PM: Device 0000:03:00.0 failed to suspend async: error -110
PM: Some devices failed to suspend, or early wake event detected

Once this happened all subsequent attempts to suspend failed the same way, and only rebooting might allow suspend to work again.

According to Device Manager in Windows, the USB controller firmware version was 2020. Renesas doesn't offer any official downloads, but 2024 and 2026 are available for download elsewhere. Upgrading to 2026 (sometimes shown as via k2026fwup1.exe (SHA1: 44184f1379c061067ac23ac30055a2b04ddf3940) seems to have fixed the problem. I haven't had any problems with suspend or resume, and the USB 3 ports remain functional after many suspend and resume cycles.

This probably also affects uPD720202, which is the same chip but with only two USB ports. The Renesas uPD720200 chip uses different firmware.

Some people reported problems with the 2026 upgrade procedure. Here someone recommends a 2024 downgrade followed by another 2026 upgrade if there are problems. I uninstalled the USB 3 driver in Windows 7 before the upgrade, thinking stuff that the driver does might interfere. The upgrade was quick and problem-free for me, and after rebooting I re-installed the driver.

BTW Here's a photo of the card:

Tuesday, March 15, 2016

Partitions can make whole drives inaccessible, as if they failed

After setting up some partitions via fdisk in Linux and rebooting, the GA-P35-DS3R F13 BIOS hung while detecting the SSD. The Dell Inspiron 6400 laptop didn't hang, but it reported an error when I put in that SSD. It seemed as if the drive failed. Then I booted Linux with the SATA cable unplugged, and plugged in the cable while Linux was running. The drive was detected and it worked perfectly. Overwriting the partitions in the MBR with zeroes caused it to be detected by the BIOS. Of course that's not a solution because I need that partition.

The solution was overwriting the CHS addresses with FE FF FF bytes. That is the same value used for CHS addresses beyond the 8GB limit, where only LBA can be used. Modern software should always be using LBA anyways, so the CHS shouldn't need to be correct.

This is probably a bug Intel ICH9R BIOS.

Here is the partition which triggered the bug: 80 41 02 00 07 00 33 0D 00 10 00 00 00 20 03 00

Tuesday, March 01, 2016

Fixing Prolific PL2303 code 31 error

The code 31 error seems to happen when a PL2303 device tries to create a COM port which already exists. For example, it happens if you already have COM8 and you plug in a PL2303 device which tries to also configure itself to COM8.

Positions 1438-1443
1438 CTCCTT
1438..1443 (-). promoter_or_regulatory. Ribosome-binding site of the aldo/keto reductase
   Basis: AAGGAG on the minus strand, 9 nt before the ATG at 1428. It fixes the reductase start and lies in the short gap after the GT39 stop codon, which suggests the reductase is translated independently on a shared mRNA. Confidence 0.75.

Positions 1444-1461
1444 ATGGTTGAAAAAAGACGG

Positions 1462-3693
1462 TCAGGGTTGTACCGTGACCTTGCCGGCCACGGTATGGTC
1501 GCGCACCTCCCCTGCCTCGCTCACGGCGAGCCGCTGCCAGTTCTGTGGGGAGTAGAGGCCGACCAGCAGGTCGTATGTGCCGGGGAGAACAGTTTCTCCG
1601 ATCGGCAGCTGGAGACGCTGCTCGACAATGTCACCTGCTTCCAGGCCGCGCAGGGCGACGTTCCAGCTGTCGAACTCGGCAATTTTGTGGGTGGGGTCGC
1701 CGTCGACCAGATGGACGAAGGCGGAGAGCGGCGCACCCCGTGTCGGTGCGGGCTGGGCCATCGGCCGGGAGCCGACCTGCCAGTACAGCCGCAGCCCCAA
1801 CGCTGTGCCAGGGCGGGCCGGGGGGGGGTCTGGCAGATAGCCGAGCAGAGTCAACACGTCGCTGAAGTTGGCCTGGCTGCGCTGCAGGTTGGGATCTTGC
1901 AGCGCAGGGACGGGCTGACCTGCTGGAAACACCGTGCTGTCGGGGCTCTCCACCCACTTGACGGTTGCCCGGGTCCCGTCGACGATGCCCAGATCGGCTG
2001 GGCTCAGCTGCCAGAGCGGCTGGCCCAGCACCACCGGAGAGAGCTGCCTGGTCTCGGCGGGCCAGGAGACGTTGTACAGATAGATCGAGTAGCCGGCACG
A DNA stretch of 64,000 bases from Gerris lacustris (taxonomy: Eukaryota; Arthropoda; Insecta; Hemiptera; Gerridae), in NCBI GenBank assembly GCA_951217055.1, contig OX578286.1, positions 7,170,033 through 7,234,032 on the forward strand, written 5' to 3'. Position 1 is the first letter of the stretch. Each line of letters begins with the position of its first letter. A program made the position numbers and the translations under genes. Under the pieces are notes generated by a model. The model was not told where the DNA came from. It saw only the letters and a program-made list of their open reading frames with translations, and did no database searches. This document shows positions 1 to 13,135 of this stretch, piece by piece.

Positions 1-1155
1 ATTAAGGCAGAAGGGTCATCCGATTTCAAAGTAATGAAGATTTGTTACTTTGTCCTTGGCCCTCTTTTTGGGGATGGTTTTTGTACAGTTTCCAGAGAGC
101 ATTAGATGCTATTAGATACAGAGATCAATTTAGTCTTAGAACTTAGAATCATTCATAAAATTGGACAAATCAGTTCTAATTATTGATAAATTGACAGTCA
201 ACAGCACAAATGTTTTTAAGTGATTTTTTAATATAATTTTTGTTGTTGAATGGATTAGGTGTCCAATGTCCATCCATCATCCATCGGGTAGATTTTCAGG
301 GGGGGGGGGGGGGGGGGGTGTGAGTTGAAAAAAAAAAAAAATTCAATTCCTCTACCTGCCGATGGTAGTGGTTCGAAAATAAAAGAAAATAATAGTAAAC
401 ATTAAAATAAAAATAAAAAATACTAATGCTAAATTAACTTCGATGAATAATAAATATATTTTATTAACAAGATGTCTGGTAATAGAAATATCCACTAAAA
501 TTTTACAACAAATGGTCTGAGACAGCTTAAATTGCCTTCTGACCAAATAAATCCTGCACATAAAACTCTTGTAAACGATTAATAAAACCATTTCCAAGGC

COM port numbers are usually defined based on the USB port, so the simplest solution is to plug the device into a different port, and hope it will get a different COM port number.

The other solution is to reassign the port number. You can do this via Device Manager. Go into the Ports (COM & LPT) section, right click on the port you want to change, select Properties, go into the Port Settings tab, and click on the Advanced button. In the bottom of the Advanced Settings dialog you can change the COM port number. The list helpfully shows what numbers have been assigned to other devices, including devices which are not currently plugged in. If this cannot be done due to the code 31 error, either change the conflicting device's port, or unplug the conflicting device, plug in the new device and then change the new device's port.

I don't trust Windows with rare operations like this, because they probably haven't been tested enough. A port may fail to work or you might get a bluescreen. So, I recommend rebooting. Everything should be fine afterwards.

Monday, February 15, 2016

Is it time to stop using Firefox because it is less secure?

Firefox has been my favourite web browser for a decade. Recently I started using Chrome in Linux because it performs better on most web pages, but there doesn't seem to be a Chrome performance advantage in Windows. Experiences with Chrome show that it is a good browser, but I prefer Firefox because I prefer Mozilla over Google.

Nowadays, Google is the Microsoft of the Internet. They own some of the most popular web sites plus the most popular web browser. Advertising is their main source of revenue, which makes them bad for privacy. Potentially giving so much of my information to Google does not seem good.

It seems like Firefox has lost its way recently. New unpopular features were added, while old features were removed, upsetting some loyal users. There doesn't seem to be much real progress. I hate how it won't be possible to disable extension signing, which means you will need to install a different build if you want to use an extension which wasn't signed via Mozilla. However, all of that was ultimately acceptable.

What really made me stop and think was when Pwn2Own announced that Firefox won't be attacked because it is too easy. Looking at comments on several sites, I didn't really see a valid defense of Firefox. Instead, some people expressed an irrational conviction that Firefox is safe and doesn't need security improvements. Then I looked at statistics on exploits, comparing Chrome to Firefox. In 2015, Chrome had 8 code execution vulnerabilities, and Firefox had 83. Previous years show a similar pattern.

Is using Firefox in Windows unwise because it is less secure? Running it in Linux probably gives you security through obscurity, but I'm already using Chrome in Linux.

Firefox will eventually get sandboxing via Electrolysis, but when? It seems like that has been "coming soon" for a long time. Is waiting for it to be released a good idea?